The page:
has been a boost in transactions of between 15 and 35 per cent in cities
outside the south east of England, suggesting “the most significant recovery in
house market activity since 2007” according to Hometrack.
The property consultancy says
Belfast, Leeds, Liverpool and Cardiff all registered a 20 per cent to 39 per
cent growth in sales volumes in 2014 compared to the average for the previous
five years. Rising demand and increased market activity have resulted in
increased house price inflation, which is running at between 5.0 per cent and
8.0 per cent in those cities, says Hometrack.
In contrast, the growth in housing transactions in 2014 in ‘high
value cities’ in the south east of England was well below average.
Sales volumes fell in all the high growth cities over 2014
compared to 2013, specifically down 13 per cent in Cambridge, down seven
per cent in Aberdeen, down two per cent in Oxford and down one per cent in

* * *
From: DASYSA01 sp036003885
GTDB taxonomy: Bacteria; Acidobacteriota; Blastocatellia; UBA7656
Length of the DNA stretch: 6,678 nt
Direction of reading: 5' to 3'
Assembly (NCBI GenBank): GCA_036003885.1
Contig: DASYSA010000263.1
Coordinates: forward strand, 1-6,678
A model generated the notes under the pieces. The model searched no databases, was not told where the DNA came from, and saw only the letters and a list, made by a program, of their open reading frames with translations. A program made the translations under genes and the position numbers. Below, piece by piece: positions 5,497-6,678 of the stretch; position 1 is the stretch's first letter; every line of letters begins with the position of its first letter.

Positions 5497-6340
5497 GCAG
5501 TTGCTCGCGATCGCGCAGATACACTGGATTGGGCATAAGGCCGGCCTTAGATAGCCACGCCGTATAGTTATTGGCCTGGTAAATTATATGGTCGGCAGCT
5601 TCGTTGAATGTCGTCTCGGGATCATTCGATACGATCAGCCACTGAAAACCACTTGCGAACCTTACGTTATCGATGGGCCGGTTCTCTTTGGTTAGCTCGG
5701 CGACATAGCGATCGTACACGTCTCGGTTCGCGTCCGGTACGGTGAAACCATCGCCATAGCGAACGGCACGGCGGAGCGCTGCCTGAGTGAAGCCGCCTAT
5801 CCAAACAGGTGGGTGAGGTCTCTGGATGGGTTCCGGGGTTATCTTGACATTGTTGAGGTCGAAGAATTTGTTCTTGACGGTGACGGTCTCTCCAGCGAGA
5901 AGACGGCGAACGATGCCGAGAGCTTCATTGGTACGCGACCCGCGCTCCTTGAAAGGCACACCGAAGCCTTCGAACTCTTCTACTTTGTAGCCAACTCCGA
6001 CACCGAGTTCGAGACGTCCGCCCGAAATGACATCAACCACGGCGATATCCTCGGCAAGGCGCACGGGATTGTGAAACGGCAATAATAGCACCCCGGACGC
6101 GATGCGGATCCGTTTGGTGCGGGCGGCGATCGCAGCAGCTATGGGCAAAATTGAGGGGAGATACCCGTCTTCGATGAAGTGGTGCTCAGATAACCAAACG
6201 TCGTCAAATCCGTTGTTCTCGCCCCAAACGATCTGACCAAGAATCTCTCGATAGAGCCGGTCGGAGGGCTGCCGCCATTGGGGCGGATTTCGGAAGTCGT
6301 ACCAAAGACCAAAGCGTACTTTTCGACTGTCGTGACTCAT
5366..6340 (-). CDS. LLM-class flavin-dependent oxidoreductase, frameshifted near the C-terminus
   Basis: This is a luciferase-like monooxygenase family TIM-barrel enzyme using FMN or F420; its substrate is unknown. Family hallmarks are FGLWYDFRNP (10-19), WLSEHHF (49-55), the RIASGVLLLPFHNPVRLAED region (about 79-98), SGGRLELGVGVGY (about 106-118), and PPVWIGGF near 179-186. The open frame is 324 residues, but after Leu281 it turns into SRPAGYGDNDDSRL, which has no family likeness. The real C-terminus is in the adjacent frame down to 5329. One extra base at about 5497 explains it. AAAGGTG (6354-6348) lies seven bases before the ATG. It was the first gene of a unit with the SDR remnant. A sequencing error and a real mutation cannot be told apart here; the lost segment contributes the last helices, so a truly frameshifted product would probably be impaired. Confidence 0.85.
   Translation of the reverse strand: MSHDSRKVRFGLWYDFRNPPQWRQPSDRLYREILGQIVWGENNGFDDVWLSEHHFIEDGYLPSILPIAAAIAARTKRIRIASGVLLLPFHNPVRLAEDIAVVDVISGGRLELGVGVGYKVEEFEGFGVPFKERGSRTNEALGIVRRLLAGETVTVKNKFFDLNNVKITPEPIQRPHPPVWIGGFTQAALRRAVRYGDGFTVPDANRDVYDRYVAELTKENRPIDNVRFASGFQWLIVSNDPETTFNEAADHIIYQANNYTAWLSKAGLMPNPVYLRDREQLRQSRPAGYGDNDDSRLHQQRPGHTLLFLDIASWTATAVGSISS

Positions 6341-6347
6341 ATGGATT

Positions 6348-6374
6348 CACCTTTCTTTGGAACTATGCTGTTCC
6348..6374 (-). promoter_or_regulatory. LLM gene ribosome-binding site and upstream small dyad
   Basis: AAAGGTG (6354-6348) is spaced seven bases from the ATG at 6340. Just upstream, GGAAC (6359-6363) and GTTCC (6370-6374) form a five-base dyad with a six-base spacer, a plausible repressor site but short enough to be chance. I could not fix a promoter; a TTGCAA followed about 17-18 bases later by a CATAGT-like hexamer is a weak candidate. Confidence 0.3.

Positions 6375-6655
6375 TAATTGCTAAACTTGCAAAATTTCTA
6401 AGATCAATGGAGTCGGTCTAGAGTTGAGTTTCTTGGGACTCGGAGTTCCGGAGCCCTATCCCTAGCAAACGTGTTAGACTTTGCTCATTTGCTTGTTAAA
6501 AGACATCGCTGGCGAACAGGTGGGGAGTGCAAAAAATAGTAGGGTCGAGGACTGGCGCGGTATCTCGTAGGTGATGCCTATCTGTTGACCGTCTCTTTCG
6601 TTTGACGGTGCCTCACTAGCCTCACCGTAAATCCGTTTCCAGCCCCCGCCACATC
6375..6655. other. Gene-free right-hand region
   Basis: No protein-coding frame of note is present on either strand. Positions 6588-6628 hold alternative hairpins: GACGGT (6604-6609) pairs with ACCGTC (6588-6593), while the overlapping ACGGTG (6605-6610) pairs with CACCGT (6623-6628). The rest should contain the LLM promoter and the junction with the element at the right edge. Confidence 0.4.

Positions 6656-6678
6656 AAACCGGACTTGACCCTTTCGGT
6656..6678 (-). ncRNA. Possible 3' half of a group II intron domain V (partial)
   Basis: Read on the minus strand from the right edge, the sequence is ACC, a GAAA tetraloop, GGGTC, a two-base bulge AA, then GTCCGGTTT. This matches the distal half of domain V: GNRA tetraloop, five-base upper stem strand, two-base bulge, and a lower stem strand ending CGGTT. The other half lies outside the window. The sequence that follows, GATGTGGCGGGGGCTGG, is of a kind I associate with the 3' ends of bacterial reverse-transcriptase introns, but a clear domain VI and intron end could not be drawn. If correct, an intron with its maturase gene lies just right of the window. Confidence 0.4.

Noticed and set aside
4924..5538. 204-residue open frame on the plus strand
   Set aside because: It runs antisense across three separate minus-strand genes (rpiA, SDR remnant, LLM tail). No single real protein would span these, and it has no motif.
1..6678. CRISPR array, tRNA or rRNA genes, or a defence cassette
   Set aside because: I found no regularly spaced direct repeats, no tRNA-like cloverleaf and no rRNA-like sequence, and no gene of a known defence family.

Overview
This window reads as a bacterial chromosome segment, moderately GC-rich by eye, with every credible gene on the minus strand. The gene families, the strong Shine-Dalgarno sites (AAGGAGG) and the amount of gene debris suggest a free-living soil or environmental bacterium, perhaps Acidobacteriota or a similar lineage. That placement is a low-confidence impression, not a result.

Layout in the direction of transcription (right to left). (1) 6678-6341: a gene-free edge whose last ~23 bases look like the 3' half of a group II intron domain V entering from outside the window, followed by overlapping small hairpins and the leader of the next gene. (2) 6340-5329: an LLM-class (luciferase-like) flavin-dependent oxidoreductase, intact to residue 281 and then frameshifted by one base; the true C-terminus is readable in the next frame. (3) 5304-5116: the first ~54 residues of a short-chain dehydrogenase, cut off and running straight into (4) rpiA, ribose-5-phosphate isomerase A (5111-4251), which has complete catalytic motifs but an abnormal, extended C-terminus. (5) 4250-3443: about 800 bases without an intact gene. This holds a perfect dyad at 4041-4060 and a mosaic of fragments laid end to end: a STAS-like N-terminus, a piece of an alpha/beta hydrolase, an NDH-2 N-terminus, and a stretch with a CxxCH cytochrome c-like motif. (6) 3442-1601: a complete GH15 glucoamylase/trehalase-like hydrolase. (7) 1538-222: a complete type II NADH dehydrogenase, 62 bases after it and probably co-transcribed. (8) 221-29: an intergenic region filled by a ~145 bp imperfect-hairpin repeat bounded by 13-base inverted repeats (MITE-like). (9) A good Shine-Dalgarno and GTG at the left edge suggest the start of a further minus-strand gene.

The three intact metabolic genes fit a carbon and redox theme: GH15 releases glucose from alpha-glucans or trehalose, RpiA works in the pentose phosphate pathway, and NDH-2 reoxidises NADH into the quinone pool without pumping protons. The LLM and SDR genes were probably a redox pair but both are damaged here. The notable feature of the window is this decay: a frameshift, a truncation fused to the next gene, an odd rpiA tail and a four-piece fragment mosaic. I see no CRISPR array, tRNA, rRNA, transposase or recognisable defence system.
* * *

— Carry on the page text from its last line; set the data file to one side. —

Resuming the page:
Lower sales volumes are feeding into a slower rate of house
price growth in these cities, claims the consultancy.
“Transactions are a lead indicator for house prices” explains
Richard Donnell, director of research at Hometrack.
“The acceleration in house price growth in London in the last
two years was preceded by three years of rising transactions. A similar
pattern is being registered in the cities outside the south of England, as
pent-up demand returns to the market supported by low mortgage rates and an
improving economic outlook” he says.
But he warns that while the pick-up in activity is welcome news,
housing sales in 2014 are still 38 per cent lower than the level seen in 2007
and 10 per cent below the average for the last decade.
“The ongoing housing recovery is far from broad based and
remains focused on higher value areas within cities where households have
equity and find it easier to access mortgage finance” he suggests.